Virtualization is creating a virtual variant of something. It does not have its own physical hardware. It shares the underlying physical hardware with a host operating system and other virtual devices. Here is something you can relate to. Have you ever watch the movies Split, and Identity?
These movies portray characters that have multiple personalities inside a single human body. Those personalities are being governed by one dominant personality or identity. In a sense, that’s how virtualization technology works.
What is Server Virtualization?
Server virtualization is the process of building virtual servers, which behaves as an individual server. This type of virtualization is installed on a host machine that provides the necessary computing resources and hardware devices.
See the physical infrastructure on the left side in the image below. This is a typical office setup, including multiple isolated servers. Each device is performing its task. Machine operation consumes electricity, space, cooling, and ventilation.
The data center’s efficiency is affected negatively in this way. Existing resources are being wasted in this setup because on those physical servers, there could be unused memory (RAM), processing power (CPU), and storage. This is where server virtualization could be useful.
Comparing the two setups above, the image on the right implements virtualization. When you create virtual servers, one physical server hardware is configured with multiple virtual servers in a data center. This highlights the benefits of server virtualization in cost savings and avoids wasted resources. Instead of multiple physical machines, we have isolated virtual servers.
A hypervisor is something like an emulator. It is a virtualization software. It enables you to run numerous virtual machines on top of the single underlying hardware. It is responsible for the allocation of the physical server’s resources of the underlying hardware to different instances of virtual machines.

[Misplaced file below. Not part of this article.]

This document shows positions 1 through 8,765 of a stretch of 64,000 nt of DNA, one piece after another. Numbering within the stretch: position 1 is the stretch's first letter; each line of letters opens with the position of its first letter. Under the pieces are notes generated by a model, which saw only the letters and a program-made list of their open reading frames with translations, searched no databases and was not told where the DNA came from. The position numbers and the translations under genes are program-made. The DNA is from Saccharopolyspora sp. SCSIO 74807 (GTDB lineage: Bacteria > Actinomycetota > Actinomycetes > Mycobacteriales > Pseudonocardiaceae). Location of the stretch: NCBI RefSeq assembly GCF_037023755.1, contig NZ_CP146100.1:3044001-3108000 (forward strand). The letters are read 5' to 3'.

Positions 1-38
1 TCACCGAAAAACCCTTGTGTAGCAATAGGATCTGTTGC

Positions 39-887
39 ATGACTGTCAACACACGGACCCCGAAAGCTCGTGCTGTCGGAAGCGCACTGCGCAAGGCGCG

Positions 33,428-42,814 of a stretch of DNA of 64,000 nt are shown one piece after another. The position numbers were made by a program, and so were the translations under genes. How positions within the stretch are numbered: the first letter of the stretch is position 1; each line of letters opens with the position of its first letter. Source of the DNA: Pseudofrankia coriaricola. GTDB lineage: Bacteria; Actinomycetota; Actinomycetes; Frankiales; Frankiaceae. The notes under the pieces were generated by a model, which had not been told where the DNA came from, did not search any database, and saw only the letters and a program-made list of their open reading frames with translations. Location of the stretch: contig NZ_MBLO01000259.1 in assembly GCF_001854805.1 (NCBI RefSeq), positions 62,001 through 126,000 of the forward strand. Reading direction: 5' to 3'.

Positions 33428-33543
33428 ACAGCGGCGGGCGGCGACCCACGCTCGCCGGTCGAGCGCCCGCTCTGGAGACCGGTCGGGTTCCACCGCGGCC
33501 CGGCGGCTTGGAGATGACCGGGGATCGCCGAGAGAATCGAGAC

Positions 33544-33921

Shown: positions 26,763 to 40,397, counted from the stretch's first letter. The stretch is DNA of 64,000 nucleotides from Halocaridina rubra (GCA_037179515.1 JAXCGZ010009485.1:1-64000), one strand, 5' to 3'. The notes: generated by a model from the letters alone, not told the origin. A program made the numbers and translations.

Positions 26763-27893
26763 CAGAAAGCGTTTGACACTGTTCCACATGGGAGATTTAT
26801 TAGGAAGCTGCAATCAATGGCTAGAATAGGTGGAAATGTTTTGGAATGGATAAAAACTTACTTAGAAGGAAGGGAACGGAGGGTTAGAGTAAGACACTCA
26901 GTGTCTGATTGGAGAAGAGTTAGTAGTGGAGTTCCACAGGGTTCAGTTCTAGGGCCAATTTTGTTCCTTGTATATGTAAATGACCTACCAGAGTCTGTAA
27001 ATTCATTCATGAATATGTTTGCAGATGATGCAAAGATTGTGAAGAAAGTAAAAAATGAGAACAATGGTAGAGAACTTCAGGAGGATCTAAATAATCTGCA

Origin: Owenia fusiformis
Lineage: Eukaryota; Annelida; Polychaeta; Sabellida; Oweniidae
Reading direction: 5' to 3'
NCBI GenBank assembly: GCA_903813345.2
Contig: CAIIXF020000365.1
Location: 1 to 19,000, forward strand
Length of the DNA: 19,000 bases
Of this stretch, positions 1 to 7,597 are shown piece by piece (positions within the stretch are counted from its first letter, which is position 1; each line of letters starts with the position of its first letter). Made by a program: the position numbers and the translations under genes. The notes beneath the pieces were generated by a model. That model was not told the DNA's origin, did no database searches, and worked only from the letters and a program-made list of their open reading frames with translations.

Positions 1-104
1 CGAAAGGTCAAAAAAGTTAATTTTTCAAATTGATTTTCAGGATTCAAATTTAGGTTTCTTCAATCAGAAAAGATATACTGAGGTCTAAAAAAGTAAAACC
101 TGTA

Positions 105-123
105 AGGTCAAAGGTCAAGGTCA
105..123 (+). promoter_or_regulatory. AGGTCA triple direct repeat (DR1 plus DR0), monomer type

Two Types of Hypervisor
Listed below are the 2 types of Hypervisors that we can use in server virtualization:
Type 1 or “bare metal” is more optimized because it is already installed on the hardware that it came included. The guess OS and application directly run on this Hypervisor, and the guest OS access the hardware. It is faster and performs better because there is no middle layer. This type of server virtualization is preferable when you are dealing with enterprise applications and cloud computing. Examples of these are VMware ESXi, Microsoft Hyper-V, and Citrix XenServer.
Type 2 or “Hosted Hypervisor” can run on conventional operating systems like Linux, Windows, and Mac. It runs the applications on the host OS. It has a lot simpler setup since you already have a host OS. Compared to a Type 1 Hypervisor, this has a reduced performance as it runs with extra overhead.
A certain degree of latency can be expected when dealing with this type of server virtualization. It is because it does not have direct access to the physical server hardware. Type 2 is popular for personal use purposes like testing operating systems or for demonstration of any other virtual machine. Examples of Type 2 Hypervisors are VMware Workstation Player, Microsoft Virtual PC, Oracle VirtualBox.
The image below summarizes the differences between the two types of Hypervisors, Type 1 and Type 2.
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